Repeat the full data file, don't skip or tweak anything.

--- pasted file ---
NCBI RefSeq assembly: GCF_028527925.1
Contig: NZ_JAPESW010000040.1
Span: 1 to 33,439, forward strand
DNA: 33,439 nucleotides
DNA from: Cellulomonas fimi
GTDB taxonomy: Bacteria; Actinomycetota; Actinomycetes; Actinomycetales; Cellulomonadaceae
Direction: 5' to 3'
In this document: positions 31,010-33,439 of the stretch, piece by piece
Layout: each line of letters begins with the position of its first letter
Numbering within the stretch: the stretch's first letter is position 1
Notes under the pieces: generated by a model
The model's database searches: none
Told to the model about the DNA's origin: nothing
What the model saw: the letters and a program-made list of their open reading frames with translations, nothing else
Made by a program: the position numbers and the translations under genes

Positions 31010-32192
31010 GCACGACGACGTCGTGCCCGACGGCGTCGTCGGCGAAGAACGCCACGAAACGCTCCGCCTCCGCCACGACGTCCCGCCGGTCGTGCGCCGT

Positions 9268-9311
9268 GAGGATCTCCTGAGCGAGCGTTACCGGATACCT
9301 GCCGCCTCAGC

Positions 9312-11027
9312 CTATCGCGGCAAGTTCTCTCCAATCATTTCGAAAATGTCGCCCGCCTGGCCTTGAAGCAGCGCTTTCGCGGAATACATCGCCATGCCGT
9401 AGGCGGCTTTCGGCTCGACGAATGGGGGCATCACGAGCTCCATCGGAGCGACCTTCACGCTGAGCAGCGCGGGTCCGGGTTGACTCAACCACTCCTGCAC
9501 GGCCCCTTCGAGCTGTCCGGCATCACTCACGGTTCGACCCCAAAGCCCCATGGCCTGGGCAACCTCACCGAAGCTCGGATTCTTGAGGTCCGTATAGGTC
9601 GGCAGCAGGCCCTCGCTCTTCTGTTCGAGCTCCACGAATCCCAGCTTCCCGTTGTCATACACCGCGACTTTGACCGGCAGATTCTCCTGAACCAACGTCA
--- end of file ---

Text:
NCBI RefSeq assembly: GCF_028527925.1
Contig: NZ_JAPESW010000040.1
Span: 1 to 33,439, forward strand
DNA: 33,439 nucleotides
DNA from: Cellulomonas fimi
GTDB taxonomy: Bacteria; Actinomycetota; Actinomycetes; Actinomycetales; Cellulomonadaceae
Direction: 5' to 3'
In this document: positions 31,010-33,439 of the stretch, piece by piece
Layout: each line of letters begins with the position of its first letter
Numbering within the stretch: the stretch's first letter is position 1
Notes under the pieces: generated by a model
The model's database searches: none
Told to the model about the DNA's origin: nothing
What the model saw: the letters and a program-made list of their open reading frames with translations, nothing else
Made by a program: the position numbers and the translations under genes

Positions 31010-32192
31010 GCACGACGACGTCGTGCCCGACGGCGTCGTCGGCGAAGAACGCCACGAAACGCTCCGCCTCCGCCACGACGTCCCGCCGGTCGTGCGCCGT

Positions 9268-9311
9268 GAGGATCTCCTGAGCGAGCGTTACCGGATACCT
9301 GCCGCCTCAGC

Positions 9312-11027
9312 CTATCGCGGCAAGTTCTCTCCAATCATTTCGAAAATGTCGCCCGCCTGGCCTTGAAGCAGCGCTTTCGCGGAATACATCGCCATGCCGT
9401 AGGCGGCTTTCGGCTCGACGAATGGGGGCATCACGAGCTCCATCGGAGCGACCTTCACGCTGAGCAGCGCGGGTCCGGGTTGACTCAACCACTCCTGCAC
9501 GGCCCCTTCGAGCTGTCCGGCATCACTCACGGTTCGACCCCAAAGCCCCATGGCCTGGGCAACCTCACCGAAGCTCGGATTCTTGAGGTCCGTATAGGTC
9601 GGCAGCAGGCCCTCGCTCTTCTGTTCGAGCTCCACGAATCCCAGCTTCCCGTTGTCATACACCGCGACTTTGACCGGCAGATTCTCCTGAACCAACGTCA